Former No. 1 Lleyton Hewitt, unseeded at the 2013 US Open, rolled back the clock on Friday night, displaying his trademark grinding style in outlasting No. 6 seed Juan Martin del Potro 6-4, 5-7, 3-6, 7-6, 6-1 in a battle of past champions at Flushing Meadows.
“A couple years ago when I had a couple of foot surgeries I didn’t know if I’d be out here competing so it’s a hell of a lot of fun,” said Hewitt, the 2001 champion when he beat Pete Sampras in the final, speaking on court after the match. “I felt like physically I was able to get a little more on top of him in the fourth set.”
After his eighth win in 10 5-setters at the US Open, the Aussie will next meet Evgeny Donskoy on Sunday.
“I’m taking it one match at a time,” the 32-year-old said. “Even when I was No. 1 in the world I was taking it one match at a time. I never was a player to look too far ahead, the way draws can pan out and stuff. Yeah, I think the most important thing in slams is trying to find a way through the first week and then focus on starting fresh the second week if you can. That’s still the case nowadays.”
Del Potro, who seemed to be struggling with his left wrist, gave credit to Hewitt.
“I think tonight was a really tough battle for both, but in the end he play better,” Del Potro said. “He played impressive. The tie-break on the fourth set he made very good passing shots. He’s a great champion and a great fighter. For the second round, it’s a really difficult player.”
World No. 1 Novak Djokovic has difficulty adjusting to breezy conditions on Friday before righting his ship to defeat unseeded German Benjamin Becker 7-6(2), 6-2, 6-2.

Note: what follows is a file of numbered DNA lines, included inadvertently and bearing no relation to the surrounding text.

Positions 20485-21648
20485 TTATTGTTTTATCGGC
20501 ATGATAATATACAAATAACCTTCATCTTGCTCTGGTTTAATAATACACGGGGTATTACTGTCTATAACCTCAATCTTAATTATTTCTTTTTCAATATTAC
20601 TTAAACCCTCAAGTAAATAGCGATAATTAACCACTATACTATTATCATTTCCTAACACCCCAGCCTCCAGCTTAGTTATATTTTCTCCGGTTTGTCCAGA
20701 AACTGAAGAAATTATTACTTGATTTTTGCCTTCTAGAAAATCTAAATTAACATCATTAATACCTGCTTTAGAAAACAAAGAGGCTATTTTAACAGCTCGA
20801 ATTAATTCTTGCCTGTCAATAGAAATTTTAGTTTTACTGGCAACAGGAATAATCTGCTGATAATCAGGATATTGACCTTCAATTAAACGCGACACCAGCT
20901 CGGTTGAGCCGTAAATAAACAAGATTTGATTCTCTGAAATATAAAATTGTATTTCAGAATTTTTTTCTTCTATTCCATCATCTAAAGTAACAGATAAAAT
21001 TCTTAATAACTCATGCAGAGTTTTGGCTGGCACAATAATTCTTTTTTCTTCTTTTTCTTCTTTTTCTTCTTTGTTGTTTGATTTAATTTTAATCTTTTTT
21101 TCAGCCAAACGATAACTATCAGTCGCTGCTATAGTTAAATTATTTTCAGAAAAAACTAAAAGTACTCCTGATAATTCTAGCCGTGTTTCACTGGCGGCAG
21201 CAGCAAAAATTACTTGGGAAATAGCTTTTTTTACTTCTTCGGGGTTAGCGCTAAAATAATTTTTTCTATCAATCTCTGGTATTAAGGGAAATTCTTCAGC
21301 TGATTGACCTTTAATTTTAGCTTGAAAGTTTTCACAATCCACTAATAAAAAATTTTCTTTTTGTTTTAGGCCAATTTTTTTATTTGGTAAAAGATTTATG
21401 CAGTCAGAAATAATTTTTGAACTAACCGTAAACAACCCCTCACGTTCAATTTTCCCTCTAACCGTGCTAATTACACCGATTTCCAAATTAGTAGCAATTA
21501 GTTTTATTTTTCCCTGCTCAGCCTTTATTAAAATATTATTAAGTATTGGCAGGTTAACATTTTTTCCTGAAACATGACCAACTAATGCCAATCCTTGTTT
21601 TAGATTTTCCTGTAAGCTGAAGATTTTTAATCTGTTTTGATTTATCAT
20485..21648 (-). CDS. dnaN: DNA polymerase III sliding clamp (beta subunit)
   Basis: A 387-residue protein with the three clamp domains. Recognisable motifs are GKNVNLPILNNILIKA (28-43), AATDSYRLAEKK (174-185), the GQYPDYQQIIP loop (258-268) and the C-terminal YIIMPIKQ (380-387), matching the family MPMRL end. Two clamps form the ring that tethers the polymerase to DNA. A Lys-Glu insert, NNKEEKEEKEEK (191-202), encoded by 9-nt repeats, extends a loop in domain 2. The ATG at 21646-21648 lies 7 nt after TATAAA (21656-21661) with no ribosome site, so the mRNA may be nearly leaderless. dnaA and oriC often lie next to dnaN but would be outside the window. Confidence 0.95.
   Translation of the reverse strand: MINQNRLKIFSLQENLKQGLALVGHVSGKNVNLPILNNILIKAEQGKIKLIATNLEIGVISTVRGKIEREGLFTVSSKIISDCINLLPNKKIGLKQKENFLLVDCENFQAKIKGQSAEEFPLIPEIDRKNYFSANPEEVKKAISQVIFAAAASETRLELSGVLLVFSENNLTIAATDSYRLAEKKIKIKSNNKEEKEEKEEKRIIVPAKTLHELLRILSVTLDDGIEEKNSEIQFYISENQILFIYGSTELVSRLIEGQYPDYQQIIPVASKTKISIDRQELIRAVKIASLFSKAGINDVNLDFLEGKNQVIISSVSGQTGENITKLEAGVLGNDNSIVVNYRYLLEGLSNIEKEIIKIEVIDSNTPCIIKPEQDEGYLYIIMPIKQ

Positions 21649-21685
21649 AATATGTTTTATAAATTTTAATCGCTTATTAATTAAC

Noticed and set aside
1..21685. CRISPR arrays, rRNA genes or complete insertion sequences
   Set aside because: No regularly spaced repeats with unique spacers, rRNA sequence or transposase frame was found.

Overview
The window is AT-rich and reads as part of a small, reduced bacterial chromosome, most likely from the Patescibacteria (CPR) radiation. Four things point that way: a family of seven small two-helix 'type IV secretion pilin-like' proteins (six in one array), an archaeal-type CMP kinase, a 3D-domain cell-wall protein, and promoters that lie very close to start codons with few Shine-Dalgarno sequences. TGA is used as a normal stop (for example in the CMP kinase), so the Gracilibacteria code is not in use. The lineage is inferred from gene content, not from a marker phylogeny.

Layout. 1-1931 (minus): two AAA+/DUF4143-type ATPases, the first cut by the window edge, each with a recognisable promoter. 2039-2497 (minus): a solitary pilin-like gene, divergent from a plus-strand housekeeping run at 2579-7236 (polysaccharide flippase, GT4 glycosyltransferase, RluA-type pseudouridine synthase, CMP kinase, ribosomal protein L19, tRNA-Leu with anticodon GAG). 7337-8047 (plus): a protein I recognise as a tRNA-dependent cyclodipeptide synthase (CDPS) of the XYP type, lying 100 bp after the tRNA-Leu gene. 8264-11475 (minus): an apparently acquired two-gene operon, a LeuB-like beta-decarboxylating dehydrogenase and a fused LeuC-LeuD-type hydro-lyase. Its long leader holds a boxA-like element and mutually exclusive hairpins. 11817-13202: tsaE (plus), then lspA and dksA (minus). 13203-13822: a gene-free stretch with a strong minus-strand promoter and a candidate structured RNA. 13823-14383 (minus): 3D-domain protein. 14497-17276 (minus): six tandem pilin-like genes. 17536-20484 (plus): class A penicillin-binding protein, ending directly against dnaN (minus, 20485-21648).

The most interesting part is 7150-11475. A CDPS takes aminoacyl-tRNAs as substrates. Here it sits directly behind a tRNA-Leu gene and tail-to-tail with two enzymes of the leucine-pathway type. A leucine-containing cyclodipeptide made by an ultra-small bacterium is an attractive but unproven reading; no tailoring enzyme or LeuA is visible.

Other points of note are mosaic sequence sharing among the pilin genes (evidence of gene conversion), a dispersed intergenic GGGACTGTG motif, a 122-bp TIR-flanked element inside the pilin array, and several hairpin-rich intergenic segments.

“Yeah, it was a struggle,” Djokovic said. “It was different conditions from the first match, and I knew that he’s a dangerous player. If he serves well and high percentage, he can be dangerous player. He’s very solid from baseline…It was a lot of unforced errors, very windy conditions. You couldn’t really read and kind of predict where the ball is going to go, so you have to be very alert. At the start I had difficulty with my footwork.”
No. 3 seed Andy Murray needed four sets to dispatch of Argentine Leo Mayer, who took his turn dictating play during an eventual 7-5, 6-1, 3-6, 6-1 win for the Brit.
“I was a bit frustrated at points in the match because I was doing quite a lot of the running for a lot of it,” Murray said. “I wasn’t getting much depth on my returns, so when he was serving, I was having to do a lot of running. When I was serving, I served a low percentage today. I served pretty well in my first match, and then today struggled to control the first serve. So I was playing a lot of points on my second serve. When that happens, you have to do a lot of the running.”
Other Top 10-seeded winners were No. 5 Tomas Berdych made to work against unseeded American Denis Kudla 7-6(3), 7-6(3), 6-3, and No. 9 Stanislas Wawrinka defeating unseeded Croat “Dr.” Ivo Karlovic 7-5, 7-6(8), 6-4.
Marcos Baghdatis reached back to his glory days to orchestrate the lone upset of the day, downing big-serving No. 17-seeded South African Kevin Anderson 6-2, 6-2, 6-2.
Other seeded winners on the day into the third round were No. 12 Tommy Haas defeating Taiwan’s Yen-Hsun Lu, No. 20 Andreas Seppi over Somdev Devvarman, No. 21 Mikhail Youzhny topping Alexandr Dolgopolov, and No. 31 Julien Benneteau besting Jeremy Chardy, all in straight sets.